It is time to contemplate that question, to think through what got us here and what sort of world we’ll have, and to set to work crafting the future we want to have. The following quote comes from the end of an article in “The Atlantic” published on March 25. Like The Hammer and the Dance that I highlighted last Friday, How the Pandemic Will End was written by a young, upcoming science writer, Ed Wong. I take solace that members of the next generation are speaking in such clear voices. We should take heed. Here are the ending three paragraphs:
“One could easily conceive of a world in which most of the nation believes that America defeated COVID-19. Despite his many lapses, Trump’s approval rating has surged. Imagine that he succeeds in diverting blame for the crisis to China, casting it as the villain and America as the resilient hero. During the second term of his presidency, the U.S. turns further inward and pulls out of NATO and other international alliances, builds actual and figurative walls, and disinvests in other nations. As Gen C [current youth living the pandemic] grows up, foreign plagues replace communists and terrorists as the new generational threat.
One could also envisage a future in which America learns a different lesson. A communal spirit, ironically born through social distancing, causes people to turn outward, to neighbors both foreign and domestic. The election of November 2020 becomes a repudiation of “America first” politics. The nation pivots, as it did after World War II, from isolationism to international cooperation. Buoyed by steady investments and an influx of the brightest minds, the health-care workforce surges. Gen C kids write school essays about growing up to be epidemiologists. Public health becomes the centerpiece of foreign policy. The U.S. leads a new global partnership focused on solving challenges like pandemics and climate change.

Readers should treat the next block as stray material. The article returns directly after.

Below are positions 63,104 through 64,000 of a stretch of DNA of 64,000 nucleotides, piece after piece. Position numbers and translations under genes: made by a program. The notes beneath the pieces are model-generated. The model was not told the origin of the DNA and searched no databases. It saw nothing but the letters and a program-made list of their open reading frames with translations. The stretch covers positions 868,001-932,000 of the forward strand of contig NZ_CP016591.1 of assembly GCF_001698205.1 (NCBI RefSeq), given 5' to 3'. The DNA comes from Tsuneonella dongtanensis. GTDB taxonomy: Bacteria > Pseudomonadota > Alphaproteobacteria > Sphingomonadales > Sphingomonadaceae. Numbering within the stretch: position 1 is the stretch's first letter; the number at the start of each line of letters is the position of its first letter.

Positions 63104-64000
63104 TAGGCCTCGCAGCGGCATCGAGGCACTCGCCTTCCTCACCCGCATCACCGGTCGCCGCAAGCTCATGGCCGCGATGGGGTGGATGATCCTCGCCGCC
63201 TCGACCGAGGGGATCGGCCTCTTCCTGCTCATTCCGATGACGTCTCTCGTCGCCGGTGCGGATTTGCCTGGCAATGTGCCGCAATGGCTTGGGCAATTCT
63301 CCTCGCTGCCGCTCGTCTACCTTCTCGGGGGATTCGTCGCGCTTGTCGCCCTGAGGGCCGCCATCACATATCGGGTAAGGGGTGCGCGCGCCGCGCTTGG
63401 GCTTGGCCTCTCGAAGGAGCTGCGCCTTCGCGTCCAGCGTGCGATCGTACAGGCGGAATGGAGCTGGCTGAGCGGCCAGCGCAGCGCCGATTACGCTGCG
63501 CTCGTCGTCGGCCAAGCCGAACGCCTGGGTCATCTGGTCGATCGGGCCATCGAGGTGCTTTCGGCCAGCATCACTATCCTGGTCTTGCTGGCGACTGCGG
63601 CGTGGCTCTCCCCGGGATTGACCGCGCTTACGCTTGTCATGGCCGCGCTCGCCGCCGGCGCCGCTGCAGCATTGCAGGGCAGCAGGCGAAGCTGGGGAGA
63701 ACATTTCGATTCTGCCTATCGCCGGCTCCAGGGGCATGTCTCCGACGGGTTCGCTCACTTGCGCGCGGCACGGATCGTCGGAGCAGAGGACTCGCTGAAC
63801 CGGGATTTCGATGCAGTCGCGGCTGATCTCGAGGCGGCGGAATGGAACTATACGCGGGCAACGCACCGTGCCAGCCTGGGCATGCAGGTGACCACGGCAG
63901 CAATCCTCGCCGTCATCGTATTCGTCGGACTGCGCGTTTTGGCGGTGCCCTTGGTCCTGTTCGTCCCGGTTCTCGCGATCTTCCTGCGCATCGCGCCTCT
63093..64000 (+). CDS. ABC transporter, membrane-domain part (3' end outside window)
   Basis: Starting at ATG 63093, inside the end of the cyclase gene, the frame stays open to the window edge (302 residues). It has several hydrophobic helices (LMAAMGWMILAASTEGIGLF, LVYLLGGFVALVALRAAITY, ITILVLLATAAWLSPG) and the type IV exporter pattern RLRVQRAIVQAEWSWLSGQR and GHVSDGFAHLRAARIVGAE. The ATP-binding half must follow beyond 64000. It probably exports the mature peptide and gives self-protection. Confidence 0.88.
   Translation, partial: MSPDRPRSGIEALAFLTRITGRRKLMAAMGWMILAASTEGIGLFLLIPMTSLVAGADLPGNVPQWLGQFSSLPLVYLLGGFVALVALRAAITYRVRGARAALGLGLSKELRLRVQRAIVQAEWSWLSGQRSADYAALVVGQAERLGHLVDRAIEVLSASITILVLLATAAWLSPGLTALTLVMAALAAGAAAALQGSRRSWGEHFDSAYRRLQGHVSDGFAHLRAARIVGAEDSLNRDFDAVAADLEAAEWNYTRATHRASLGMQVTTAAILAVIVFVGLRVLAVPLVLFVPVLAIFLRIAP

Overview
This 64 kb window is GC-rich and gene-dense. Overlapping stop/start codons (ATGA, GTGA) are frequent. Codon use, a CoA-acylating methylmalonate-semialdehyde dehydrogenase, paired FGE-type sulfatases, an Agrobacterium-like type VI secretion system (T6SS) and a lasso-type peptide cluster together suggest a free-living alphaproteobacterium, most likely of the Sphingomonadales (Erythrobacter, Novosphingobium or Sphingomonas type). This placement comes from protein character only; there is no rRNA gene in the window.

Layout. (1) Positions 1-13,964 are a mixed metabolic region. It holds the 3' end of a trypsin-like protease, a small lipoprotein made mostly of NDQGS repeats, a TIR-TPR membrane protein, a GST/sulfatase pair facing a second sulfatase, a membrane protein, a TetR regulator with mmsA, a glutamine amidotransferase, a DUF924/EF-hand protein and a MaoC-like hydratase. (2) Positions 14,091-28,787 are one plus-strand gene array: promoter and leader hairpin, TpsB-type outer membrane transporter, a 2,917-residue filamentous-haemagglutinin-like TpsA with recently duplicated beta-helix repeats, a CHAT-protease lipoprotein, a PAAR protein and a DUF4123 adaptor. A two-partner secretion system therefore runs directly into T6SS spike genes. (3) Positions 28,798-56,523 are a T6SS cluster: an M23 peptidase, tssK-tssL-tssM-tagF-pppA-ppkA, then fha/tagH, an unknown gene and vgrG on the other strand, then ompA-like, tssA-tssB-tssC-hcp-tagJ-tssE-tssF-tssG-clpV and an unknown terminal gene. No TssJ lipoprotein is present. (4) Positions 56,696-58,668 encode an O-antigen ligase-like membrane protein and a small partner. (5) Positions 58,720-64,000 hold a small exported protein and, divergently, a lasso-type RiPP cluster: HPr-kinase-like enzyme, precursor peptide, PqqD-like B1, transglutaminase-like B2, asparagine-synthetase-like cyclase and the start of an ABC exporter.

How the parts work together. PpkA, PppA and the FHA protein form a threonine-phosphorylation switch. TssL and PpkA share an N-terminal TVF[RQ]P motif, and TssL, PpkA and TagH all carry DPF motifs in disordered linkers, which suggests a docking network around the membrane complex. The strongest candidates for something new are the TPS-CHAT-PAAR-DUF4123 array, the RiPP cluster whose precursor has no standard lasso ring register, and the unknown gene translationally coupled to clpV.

In 2030, SARS-CoV-3 emerges from nowhere, and is brought to heel within a month.”
Those two futures stand in stark contrast. Let us strive to make the second future the one we build–and reject a future of xenophobia, blind nationalism, suspicion, strife, and rejection of science currently embedded in our national politics. We need to create the future of cooperation, speak of it to all who will listen, and support those who share the vision, support them on their way to the November Election.
I encourage you to read Mr. Wong’s entire article. Like many newspapers and periodicals, “The Atlantic” has suspended its paywall for coverage of the coronavirus pandemic. In a political climate where some wish to make an icon of walls, celebrate the symbolism of lowering this one. Here’s the raw link to the article, “How the Pandemic Will End”:
Keep to the high ground,